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Musicians and their audiences show synchronized patterns of brain activity
Researchers observed "inter-brain coherence" (IBC) — a synchronisation in brain activity — between a musician and the audience.
"Through music, the producer and the perceiver connect emotionally and behaviourally," note the authors of a new paper, published in NeuroImage. And now this team, led by Yingying Hou at East China Normal University, has uncovered a connection right down at the neural level. The team has observed "inter-brain coherence" (IBC) — a synchronisation in brain activity — between a musician and the audience. What's more, the strength of this coherence could be used to predict how much the audience enjoyed a piece.
The team used a technique called near-infrared spectroscopy to monitor the brain activity of a professional violinist while he was videoed playing a series of 12 brief, classical pieces. They then used the same technique (which involves shining beams of light through the skull, to monitor changes in blood flow) on 16 women while they watched the video, and listened to all of these pieces. (Because gender differences in inter-brain synchronisation have previously been observed, only women were recruited as listeners.)
The violinist had been instructed to look directly at the camera and maintain a neutral expression while he played the pieces, which each lasted about 100 seconds. If he was enjoying one piece more than another, the team hoped this would not be obvious to the viewers. They were told to gaze at the violinist's face while they listened. After each piece, they rated how much they liked it on a seven-point scale.
The data revealed inter-brain coherence between each of the listeners and the musician, for all of the violin pieces. That is, there were similar patterns of heightened activity in certain key regions of the brain while the violinist played and the other participants listened.
The key regions included the left temporal cortex (which is thought to focus on processing the rhythm of sound information), the right inferior frontal cortex and the postcentral cortices. These two latter regions have been highlighted as important hubs of a hypothesised mirror system that allows a sender and receiver to share brain representations. "In the present study, the frontoparietal mirror neuron system allows audiences to experience or comprehend the mind of the performer as if they were to 'walk in another's shoes'," the researchers believe.
The team also produced an average IBC score for each piece of music, and compared these with the listeners' averaged liking scores for each piece. They found clear correlations. The more popular pieces were marked by stronger inter-brain coherence in the left temporal cortex between the audience as a whole and the performer.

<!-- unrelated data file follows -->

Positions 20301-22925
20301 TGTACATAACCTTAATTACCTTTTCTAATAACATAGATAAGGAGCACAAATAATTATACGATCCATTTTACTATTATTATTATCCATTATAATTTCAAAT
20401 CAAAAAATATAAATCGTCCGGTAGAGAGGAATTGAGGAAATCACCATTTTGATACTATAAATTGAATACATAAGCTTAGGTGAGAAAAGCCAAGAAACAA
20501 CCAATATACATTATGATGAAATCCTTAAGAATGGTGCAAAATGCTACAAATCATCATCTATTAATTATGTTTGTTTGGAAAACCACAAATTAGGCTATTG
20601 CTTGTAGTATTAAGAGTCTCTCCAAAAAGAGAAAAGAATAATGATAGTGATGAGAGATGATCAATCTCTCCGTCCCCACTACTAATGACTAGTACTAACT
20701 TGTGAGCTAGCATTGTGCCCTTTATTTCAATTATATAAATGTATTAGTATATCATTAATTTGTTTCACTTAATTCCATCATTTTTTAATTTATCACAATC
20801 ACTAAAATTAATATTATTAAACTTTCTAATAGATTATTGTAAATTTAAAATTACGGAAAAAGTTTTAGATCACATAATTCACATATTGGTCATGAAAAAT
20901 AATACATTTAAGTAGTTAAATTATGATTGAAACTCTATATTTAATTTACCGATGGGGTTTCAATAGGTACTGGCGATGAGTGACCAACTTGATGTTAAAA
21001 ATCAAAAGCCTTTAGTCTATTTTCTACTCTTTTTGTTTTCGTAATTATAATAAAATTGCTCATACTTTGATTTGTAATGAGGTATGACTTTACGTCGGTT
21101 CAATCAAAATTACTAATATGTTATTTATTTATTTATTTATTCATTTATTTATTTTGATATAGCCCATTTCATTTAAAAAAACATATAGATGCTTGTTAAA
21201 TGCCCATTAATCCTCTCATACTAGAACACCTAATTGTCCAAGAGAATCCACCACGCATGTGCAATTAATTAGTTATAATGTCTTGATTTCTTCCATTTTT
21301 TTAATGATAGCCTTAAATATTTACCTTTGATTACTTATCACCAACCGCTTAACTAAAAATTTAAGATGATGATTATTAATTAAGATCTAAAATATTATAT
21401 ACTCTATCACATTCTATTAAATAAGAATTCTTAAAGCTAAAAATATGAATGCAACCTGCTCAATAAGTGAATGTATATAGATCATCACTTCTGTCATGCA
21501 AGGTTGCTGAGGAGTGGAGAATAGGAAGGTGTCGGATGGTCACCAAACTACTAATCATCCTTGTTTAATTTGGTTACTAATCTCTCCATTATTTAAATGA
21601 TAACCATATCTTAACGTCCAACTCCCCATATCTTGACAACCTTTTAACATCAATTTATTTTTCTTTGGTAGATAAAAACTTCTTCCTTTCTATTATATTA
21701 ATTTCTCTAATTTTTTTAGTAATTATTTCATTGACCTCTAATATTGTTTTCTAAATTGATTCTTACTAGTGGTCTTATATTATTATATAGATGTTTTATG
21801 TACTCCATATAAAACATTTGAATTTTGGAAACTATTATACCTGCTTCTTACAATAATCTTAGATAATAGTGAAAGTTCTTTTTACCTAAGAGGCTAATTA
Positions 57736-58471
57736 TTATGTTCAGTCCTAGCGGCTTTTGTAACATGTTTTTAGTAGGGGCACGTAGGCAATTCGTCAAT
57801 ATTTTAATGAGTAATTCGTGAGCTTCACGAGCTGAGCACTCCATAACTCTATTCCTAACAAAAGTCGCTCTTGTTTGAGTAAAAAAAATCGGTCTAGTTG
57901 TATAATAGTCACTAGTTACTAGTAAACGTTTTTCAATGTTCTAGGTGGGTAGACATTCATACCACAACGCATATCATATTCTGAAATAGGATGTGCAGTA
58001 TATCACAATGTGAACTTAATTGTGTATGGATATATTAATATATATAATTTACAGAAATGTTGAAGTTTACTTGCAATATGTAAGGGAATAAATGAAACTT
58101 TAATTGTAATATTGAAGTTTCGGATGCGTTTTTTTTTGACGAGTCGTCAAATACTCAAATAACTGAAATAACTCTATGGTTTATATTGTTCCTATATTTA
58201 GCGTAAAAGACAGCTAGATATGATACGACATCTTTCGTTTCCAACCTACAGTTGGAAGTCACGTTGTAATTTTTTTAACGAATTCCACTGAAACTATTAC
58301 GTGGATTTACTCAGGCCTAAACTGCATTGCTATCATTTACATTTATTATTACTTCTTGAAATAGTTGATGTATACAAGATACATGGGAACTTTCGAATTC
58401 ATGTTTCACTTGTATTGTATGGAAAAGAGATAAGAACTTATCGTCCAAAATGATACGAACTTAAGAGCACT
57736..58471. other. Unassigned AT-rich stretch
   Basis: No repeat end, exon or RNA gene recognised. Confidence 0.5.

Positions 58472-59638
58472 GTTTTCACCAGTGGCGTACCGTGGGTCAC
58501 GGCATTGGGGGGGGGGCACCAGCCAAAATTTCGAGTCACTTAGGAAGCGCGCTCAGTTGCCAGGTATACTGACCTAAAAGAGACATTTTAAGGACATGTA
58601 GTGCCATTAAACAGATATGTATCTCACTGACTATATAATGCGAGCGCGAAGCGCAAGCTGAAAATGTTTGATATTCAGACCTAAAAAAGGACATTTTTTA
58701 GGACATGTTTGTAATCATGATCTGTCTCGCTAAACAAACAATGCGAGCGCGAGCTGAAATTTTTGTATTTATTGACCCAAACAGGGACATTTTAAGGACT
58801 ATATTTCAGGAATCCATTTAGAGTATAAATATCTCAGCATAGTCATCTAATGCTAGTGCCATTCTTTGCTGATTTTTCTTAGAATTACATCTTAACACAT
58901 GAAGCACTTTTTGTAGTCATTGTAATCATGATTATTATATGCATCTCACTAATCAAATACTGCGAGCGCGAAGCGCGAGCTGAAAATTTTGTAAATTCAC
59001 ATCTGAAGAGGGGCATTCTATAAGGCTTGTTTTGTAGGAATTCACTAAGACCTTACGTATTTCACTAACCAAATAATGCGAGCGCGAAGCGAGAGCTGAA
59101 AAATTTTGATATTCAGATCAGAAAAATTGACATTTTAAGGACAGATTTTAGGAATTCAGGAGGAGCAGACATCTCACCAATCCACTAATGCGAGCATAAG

The team also reported that the link between level of coherence and popularity only developed during the second half of each piece. This could be because there are two stages to music appreciation, they suggest. The first stage involves recognising rhythms, and identifying the potential musical structure of a piece. During the next stage, the listener develops aesthetic judgements and experiences emotional resonance, and generates stronger predictions about the sounds that 'should' follow. "If the expectation matches the incoming information, the musical performance will be experienced as pleasant," the team thinks.
More work will be needed to explain why the coherence-liking effect only emerged at a group level, and to explore whether the results obtained here will also apply to other types of musical instrument, and other genres. The team also note that the near-infrared technique only allowed them to look at blood flow in the cortex, not other deeper areas that might be involved in the response to music production and perception, too, such as limbic structures. Also, by design, this study only involved women. Whether men will respond in the same way is unknown.
Still, it's fascinating research. "This study expands our understanding of music appreciation," the researchers write, adding: "The results can potentially be applied to the development of brain indices for predicting public attitudes towards various musical performances."
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